Wednesday, January 25, 2012
Queen Margrethe Exhibits at Arken Museum-Ishøj
Daisy is once again underscoring that she is an intellectually engaged, culture vulture as opposed to the classless, philistine bogan Crown Princess Mary Donaldson. Yes, she got an exhibit at a museum because she is the damn queen. No, she's not the world's most technically astute painter. But while beauty is in the eye of the beholder and many might be tempted to damn her with faint praise on her artistic efforts, the bottom line is that she scratches an internal itch (no wonder Oprah was fascinated), just gets out there, does her thing, and gets on with it with no navel-gazing (like the next queen) or psychological, tormenting knot-tying (like her eldest son). I have to admit: the Bones series of paintings look fantastic! There is a visceral, alien quality to such mundane, disjointed objects and the colours are wonderful.
If you're in Denmark, head over to the wonderful Arken museum which is set on the water just to the west of central Copenhagen and discover this grand exhibition from 28 January through 1 July 2012.
ARKEN Museum's website in English about the exhibition.
Here is the BT article about the Queen's art.
Here is the Berlingske article about the exhibit, nearly identical since both papers have the same publisher.
Saturday, when the art museum Arken opens the largest exhibition of works by the queen, the monarch herself wonders how it will be received.
"I'm more excited than I've ever been before."
So says Queen Margrethe of her large art exhibition that opens at the art museum Arken in Ishøj on Saturday.
Here are 135 of the Queen's acrylic paintings, watercolors and découpage showcased in the largest ever exhibition of Queen Margrethe's art, and it consists of works she has done for 35 years. The exhibition is titled 'The Essence of Colour - Queen Margrethe II's Art'.
"It's a great experience to be allowed to exhibit here at Arken. I was slightly flabbergasted when I was asked, says Queen Margarethe, as she was present on Wednesday afternoon at the exhibition at the art museum in Ishøj.
Queen's painting sold for 130,000 kroner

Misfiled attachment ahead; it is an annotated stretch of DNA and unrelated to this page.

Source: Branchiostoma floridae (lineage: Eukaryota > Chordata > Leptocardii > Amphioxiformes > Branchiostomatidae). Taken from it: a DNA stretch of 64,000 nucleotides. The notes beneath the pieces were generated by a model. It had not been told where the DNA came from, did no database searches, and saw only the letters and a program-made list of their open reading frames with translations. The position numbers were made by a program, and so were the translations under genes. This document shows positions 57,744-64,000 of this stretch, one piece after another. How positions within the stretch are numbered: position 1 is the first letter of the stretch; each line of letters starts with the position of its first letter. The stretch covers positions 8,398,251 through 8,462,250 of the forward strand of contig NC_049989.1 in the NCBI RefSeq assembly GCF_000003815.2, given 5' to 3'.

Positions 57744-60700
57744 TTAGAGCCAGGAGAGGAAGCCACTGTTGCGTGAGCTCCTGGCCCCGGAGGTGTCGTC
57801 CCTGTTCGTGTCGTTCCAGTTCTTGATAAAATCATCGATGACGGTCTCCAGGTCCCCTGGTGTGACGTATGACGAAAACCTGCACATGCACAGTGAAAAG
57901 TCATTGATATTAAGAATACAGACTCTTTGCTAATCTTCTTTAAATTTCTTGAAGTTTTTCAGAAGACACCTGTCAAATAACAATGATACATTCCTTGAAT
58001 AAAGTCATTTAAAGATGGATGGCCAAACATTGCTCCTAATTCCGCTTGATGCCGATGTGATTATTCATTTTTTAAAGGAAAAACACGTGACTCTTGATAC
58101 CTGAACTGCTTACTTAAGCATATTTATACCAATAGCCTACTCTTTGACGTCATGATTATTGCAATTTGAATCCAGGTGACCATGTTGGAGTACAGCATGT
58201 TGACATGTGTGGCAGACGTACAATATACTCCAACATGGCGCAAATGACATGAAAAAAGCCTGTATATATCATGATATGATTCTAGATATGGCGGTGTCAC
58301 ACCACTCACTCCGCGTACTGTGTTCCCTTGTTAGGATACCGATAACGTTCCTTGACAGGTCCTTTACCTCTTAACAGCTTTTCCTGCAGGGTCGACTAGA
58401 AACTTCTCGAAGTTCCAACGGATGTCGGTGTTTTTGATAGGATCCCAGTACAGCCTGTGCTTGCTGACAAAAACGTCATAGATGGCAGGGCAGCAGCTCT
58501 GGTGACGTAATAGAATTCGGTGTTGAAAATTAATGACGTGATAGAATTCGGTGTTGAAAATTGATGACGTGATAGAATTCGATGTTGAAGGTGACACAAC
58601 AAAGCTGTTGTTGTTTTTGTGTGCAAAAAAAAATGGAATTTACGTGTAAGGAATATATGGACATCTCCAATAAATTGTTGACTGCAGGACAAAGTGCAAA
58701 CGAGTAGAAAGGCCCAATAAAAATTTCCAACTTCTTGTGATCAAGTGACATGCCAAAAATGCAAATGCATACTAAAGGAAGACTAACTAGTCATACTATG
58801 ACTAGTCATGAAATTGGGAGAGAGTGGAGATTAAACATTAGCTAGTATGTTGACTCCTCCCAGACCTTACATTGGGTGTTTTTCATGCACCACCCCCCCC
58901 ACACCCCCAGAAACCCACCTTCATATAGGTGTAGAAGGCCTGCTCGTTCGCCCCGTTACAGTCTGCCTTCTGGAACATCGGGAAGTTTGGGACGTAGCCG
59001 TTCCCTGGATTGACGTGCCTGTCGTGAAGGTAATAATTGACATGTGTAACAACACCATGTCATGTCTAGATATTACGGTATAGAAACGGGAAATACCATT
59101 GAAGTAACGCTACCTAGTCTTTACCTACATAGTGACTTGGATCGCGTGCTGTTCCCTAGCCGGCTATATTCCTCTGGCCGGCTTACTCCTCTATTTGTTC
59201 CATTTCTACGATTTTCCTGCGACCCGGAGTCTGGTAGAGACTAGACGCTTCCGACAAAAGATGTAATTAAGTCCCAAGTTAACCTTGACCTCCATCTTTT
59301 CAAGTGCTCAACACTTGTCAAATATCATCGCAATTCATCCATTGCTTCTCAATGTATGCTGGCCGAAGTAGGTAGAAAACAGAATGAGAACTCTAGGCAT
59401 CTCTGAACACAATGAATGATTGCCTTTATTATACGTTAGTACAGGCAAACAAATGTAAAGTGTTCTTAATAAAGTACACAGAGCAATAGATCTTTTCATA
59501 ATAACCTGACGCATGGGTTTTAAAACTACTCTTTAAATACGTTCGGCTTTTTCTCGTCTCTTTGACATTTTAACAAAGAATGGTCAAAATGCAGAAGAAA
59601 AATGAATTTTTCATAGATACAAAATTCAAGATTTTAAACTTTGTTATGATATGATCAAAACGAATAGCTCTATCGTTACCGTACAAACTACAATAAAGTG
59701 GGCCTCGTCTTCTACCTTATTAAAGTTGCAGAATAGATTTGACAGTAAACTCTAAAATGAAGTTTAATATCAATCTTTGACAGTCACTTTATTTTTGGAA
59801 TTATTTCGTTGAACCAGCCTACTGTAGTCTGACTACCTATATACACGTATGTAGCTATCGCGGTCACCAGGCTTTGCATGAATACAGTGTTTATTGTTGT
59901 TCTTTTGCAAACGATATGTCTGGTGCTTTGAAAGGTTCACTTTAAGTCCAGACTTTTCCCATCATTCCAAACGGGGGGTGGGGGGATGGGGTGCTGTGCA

Museum Director Christian Gether is also enthusiastic.
"It's fantastic that we get a completely unique opportunity to gain an insight into the Queen's art, which is really a glimpse of the Queen's way of interpreting life," he says.
"It is absolutely incredible and unique that Denmark's head of state is also a visual artist. I have no doubt that if the Queen was not born to be queen, so she would have been an artist," says Christian Gether.
Queen's painting is worth max. 6000 kroner
In particular, many of the Queen's landscape paintings - both from her young and beyond - with the exhibition.
"Nature and landscapes have always been important to me, it has been so since I was a child. I've been fortunate to travel throughout my life, especially in Denmark, and see landscapes," says Queen Margrethe, who also liked to paint landscapes back in her schooldays.
Also the fabulous paintings in which Queen Margrethe found inspiration from Tolkien's stories will be hanging on the walls of the art museum, since Arken's exhibition also displays several of the Queen's later works.
Since 2005, the starting point for her work as been different rock formations and skeletons. Also included are the Queen's latest works, the series "Bones", which depict various bones in shades of red on a yellow background in the exhibition. They are painted in 2011.
"It's not because I've had my knees worked on, that I've gone around and painted bones," says Queen Margrethe, referring to her two knee operations.
She has found inspiration for bone images, among other things in archeology, where she worked as a student, among other things learned about animal bones.
And although she in her own words has become a more experienced painter with years, yet one can always wish it to be better, she says.
"I often wish I could paint like Eckersberg or L.A. Ring or other good artists," said the Queen.
Queen on the road to artistic disappointment
The monarch also has the intention to follow up with what critics write about the exhibition.
"So vain that I do not want to read criticism, even if I think I have been [criticised]," she says.
Queen Margrethe also hopes that the guests at the show will try to see the art first, then see the artist behind it.
"I would never be able to dictate how people should look at art, whether it's my work or others. But I'd like that they take in what they see with their eyes first and then see the rest afterward," said the Queen.
It is possible to see the Queens artwork at Arken until 1 July this year.
Jylland Posten's article "The Queen Inspired By Dead Animals", including a video of the Queen discussing her inspiration, which she says includes the Greenlandic landscape and bones she's come across on archaeological digs. An excerpt is below.
Jylland Posten's large image slideshow of some of the Queen's art.
The queen is inspired in her art by ancient animal bones, which she's dug up during her archaeological work.
When Arken opens its doors on 28 January to the exhibition "The Essence of Colour - Queen Margrethe II's Art", museum visitors, among other things, will become acquainted with a variety of bone-like motifs.
Audiences can follow her artistic development within the last 35 years with over 130 acrylic paintings, watercolors and decoupage - including a number of brand new works that have never been shown publicly before.
Among other things, there is the 'Bones' series which the Queen describes as "big, bizarre images of fantastical bones on a yellow background", not previously exhibited.